The original Miller Table was patented back in the late 1800s and was in fact only part of a complicated fine gold recovery system that consisted of the separation plane and then a series of amalgamation plates that used mercury, which has gone to the wayside in this century. However, the initial concept of running slurry down an inclined plane allowing gravity and friction to separate gold from the lighter materials is still alive and well. In its simplest form, a modern Millers’ Table is just a flat piece of material set at a relatively shallow slope where you deposit heavily concentrated material washed by an extremely thin layer of low-velocity water. In scientific terms, I suppose one of these devices would be called a gravity separation unit since they operate on the principle of stratification and gravity settlement where the lighter materials are moved away from the heavier materials faster by the action of water flow. They are sometimes called ‘Gravity Tables’ or ‘Flowing Film Concentrators’. Despite their simplicity, these tables are capable of separating extremely fine gold from black sands, gold so fine that it can’t be seen until it’s brushed into small piles. One of the remarkable things of using our Miller Table is that you can keep running the same sample of sands repeatedly over and over again and they keep revealing more and more gold each time and each run has a finer gradient of particles until you reach a point where you need magnification to observe the results. Both the base unit and the deluxe unit are equipped with a gold deposit that allows you to brush the gold into it and make another run without worrying the gold will be swept away with the new material being introduced.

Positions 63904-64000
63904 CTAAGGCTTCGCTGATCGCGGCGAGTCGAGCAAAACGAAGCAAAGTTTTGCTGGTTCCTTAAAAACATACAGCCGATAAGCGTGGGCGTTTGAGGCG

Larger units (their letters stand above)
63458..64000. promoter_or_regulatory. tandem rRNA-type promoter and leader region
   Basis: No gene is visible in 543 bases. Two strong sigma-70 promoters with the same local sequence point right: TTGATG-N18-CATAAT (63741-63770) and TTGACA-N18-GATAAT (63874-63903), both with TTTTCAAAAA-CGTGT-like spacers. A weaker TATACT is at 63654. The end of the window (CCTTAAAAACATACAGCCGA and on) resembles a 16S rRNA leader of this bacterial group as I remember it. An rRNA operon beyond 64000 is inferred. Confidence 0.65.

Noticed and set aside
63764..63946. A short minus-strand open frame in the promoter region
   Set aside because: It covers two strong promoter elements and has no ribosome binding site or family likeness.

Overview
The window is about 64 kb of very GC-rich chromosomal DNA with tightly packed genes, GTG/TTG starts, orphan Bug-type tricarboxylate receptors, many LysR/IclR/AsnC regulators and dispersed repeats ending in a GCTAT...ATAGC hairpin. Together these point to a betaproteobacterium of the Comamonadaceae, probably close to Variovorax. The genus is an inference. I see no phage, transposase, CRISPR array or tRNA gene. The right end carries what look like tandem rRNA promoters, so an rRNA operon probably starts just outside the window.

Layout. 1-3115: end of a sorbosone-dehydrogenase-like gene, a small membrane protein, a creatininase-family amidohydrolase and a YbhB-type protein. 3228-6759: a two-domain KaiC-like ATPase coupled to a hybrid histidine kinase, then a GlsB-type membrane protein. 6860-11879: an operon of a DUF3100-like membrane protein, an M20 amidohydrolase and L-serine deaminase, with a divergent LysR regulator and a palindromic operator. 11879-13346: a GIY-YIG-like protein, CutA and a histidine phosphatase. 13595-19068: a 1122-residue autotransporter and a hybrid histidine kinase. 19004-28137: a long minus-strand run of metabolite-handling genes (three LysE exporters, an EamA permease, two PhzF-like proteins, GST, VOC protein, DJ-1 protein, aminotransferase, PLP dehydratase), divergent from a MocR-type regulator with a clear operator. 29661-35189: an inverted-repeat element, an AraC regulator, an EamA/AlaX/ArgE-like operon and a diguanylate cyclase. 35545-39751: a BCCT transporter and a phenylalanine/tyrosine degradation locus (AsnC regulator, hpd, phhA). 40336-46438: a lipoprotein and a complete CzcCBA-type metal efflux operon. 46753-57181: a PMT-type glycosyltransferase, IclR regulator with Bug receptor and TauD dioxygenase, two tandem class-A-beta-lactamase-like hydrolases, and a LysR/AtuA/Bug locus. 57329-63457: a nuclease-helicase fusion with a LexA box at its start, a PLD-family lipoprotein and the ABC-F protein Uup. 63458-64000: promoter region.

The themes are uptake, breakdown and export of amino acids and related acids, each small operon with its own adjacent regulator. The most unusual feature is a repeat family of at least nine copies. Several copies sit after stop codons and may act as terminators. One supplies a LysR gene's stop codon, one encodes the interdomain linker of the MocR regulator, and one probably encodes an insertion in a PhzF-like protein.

All Sluices produced by Angus MacKirk are in black! our new colour